Art expert stunned by one of the “best pictures ever seen on Antiques Roadshow”– a lost, important portrait by Victorian artist Sir Lawrence Alma-Tadema
Antiques Roadshow on BBC One this Sunday (25 September, 8.00pm) features a stunning discovery described as “one of the best pictures ever seen” by Antiques Roadshow pictures expert Rupert Maas.
Rupert Maas said: “Alma-Tadema was a Victorian Neoclassical painter, whose paintings inspired Cecil B de Mille - he is the most valuable Victorian artist today.”
The portrait, featuring the engraver Leopold Löwenstam, was brought to Antiques Roadshow’s filming day at Arley Hall, near Norwich, in Cheshire in June by the subject’s great-great grandson.
He told Rupert Maas: "My great-great grandfather (Leopold Löwenstam) and the artist were close family friends and my great-great grandmother was the governess of Tadema’s children. The portrait was a wedding present in 1883 and it was exhibited at the Royal Academy a year later in 1884."
Rupert said: “Tadema holds the record for a Victorian painting at $36 million for an enormous picture sold in New York a few years ago. This one doesn't quite reach that because it's not of a Neoclassical subject and it's not huge. But it is very, very good, and shows another, more painterly side of his work than the girls in togas sitting on marble benches that he is known for. I think this might be one of the best pictures we've ever seen on the Roadshow in its entire history. There are hardly any portraits of engravers at work at all, and this is one of the most telling and beautiful."
Since the programme was filmed, the portrait has been restored and it will feature as part of the international touring exhibition of Sir Lawrence Alma-Tadema’s work, organised by the Dutch Museum of Friesland, starting 1 October 2016 in Leeuwarden (European Capital of Culture 2018) and coming to Leighton House in London in the fall of 2017.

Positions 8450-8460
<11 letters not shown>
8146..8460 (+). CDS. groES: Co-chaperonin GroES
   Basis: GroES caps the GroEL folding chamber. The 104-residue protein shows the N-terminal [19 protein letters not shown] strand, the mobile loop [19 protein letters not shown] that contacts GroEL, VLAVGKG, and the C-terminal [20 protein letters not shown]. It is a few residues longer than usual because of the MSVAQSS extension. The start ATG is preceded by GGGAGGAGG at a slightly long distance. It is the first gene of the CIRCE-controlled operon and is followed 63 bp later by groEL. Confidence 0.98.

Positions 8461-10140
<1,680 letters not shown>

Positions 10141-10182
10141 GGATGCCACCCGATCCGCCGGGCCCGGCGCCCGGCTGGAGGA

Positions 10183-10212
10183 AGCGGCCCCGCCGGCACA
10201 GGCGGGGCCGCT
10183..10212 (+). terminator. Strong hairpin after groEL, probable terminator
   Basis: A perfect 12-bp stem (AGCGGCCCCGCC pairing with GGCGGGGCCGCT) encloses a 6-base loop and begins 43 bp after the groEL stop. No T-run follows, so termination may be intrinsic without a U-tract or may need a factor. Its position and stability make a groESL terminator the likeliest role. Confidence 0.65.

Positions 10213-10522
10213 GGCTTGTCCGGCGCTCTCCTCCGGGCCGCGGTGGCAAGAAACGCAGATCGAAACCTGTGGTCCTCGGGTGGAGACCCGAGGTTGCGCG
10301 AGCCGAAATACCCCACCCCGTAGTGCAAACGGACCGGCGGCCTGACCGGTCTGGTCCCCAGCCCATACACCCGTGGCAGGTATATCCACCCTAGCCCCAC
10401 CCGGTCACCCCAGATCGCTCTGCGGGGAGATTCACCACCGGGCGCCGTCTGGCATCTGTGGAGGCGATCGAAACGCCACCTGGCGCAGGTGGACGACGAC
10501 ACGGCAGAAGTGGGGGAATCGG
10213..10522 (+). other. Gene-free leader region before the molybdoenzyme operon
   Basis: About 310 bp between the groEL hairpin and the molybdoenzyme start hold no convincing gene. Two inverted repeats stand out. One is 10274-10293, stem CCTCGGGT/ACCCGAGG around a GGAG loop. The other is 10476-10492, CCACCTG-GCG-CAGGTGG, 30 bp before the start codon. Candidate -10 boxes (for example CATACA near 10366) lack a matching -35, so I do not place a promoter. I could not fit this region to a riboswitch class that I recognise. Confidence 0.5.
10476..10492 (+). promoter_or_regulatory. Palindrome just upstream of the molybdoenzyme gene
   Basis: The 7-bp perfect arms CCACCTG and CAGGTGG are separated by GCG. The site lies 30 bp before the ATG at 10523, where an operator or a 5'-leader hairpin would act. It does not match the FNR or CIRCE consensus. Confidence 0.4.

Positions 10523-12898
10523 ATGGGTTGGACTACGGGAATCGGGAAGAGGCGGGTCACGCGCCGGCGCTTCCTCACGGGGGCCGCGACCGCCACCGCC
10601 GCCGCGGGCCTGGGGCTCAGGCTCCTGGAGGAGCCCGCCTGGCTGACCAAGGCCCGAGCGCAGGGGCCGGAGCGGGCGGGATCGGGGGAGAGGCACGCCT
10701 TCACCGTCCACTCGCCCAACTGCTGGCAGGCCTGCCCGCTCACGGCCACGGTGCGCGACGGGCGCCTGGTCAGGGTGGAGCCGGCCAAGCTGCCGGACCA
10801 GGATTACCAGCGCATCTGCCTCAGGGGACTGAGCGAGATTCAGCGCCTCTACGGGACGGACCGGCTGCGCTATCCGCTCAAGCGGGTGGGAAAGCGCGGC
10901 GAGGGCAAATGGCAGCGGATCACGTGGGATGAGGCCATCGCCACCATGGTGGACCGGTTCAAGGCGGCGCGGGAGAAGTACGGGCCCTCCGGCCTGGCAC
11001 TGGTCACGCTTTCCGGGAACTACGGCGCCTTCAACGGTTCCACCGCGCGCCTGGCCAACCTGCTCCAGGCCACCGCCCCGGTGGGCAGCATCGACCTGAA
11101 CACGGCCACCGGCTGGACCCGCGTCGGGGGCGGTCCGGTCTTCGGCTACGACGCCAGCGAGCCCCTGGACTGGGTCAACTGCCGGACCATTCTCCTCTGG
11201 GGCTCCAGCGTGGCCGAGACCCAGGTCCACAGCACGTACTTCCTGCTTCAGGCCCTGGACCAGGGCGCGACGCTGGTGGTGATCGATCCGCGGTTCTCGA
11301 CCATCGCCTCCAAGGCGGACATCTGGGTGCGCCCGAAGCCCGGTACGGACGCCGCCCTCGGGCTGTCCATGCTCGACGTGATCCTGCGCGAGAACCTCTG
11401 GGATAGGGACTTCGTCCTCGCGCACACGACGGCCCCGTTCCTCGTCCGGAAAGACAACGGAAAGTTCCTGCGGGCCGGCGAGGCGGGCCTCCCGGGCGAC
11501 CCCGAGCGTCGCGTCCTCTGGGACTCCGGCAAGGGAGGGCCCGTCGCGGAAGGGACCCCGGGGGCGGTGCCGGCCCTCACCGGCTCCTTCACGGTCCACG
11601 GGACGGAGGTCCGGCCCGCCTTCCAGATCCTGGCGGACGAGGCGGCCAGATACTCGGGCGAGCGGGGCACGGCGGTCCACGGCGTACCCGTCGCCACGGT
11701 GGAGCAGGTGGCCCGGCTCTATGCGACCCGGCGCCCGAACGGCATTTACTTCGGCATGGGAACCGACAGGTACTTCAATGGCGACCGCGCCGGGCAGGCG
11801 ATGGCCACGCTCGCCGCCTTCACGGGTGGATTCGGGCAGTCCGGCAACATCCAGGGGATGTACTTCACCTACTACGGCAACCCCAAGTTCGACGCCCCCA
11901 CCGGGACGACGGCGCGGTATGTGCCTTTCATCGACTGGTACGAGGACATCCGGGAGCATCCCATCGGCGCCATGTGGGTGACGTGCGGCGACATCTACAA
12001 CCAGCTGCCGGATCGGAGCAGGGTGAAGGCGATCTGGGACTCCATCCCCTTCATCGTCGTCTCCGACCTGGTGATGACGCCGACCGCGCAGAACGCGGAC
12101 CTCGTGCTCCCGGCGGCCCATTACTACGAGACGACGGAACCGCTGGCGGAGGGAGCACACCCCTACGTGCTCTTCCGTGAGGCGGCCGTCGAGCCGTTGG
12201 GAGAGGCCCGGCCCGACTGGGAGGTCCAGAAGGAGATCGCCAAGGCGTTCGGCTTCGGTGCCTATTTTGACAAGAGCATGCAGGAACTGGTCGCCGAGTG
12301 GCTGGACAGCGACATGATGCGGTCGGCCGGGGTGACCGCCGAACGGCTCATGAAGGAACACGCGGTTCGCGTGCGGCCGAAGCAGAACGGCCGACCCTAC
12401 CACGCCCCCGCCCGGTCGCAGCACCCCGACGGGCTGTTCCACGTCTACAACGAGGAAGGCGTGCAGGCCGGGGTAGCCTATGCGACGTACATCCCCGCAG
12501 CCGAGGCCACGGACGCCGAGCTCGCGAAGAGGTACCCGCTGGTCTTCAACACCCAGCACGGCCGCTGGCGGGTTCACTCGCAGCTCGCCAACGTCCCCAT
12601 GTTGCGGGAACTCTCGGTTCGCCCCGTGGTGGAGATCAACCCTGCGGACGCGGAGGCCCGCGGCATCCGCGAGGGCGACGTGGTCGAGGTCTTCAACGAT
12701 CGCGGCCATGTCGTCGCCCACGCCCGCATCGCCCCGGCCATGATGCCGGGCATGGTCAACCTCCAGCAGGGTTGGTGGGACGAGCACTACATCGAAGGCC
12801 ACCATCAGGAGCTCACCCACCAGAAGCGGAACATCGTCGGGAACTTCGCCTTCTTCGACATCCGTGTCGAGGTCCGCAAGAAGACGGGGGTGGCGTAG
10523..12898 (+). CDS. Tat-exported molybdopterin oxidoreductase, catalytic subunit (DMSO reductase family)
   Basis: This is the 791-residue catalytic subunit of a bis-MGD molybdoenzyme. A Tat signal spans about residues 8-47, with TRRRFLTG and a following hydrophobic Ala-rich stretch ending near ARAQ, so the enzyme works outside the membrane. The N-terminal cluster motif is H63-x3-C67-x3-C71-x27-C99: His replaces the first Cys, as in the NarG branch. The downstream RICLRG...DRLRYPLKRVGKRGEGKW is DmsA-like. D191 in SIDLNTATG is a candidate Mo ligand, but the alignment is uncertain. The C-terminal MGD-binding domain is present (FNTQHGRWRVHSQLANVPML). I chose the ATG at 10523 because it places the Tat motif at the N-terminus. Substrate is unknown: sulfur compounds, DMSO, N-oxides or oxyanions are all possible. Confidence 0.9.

Antiques Roadshow pictures expert Rupert Maas said: “The news of the discovery of this lost important work has stunned the art world and I’m delighted people will get the chance to see it restored and alongside other great works.”
Curator of the Museum of Friesland and the exhibition, Marlies Stoter said: “We are delighted that a portrait of Leopold Löwenstam has surfaced. The etcher was very important to Alma-Tadema. The careers of both men have many similarities, they left The Netherlands at an early age and moved to London in the beginning of the 1870’s. Soon after they became acquainted they started working together. Löwenstam then fell in love with Alice Search, the nanny of Alma-Tadema’s daughters, and they married. The reproduction prints Löwenstam made after Alma-Tadema’s master pieces helped to make the painter famous. We are delighted to hang their portraits next to each other in our exhibition.”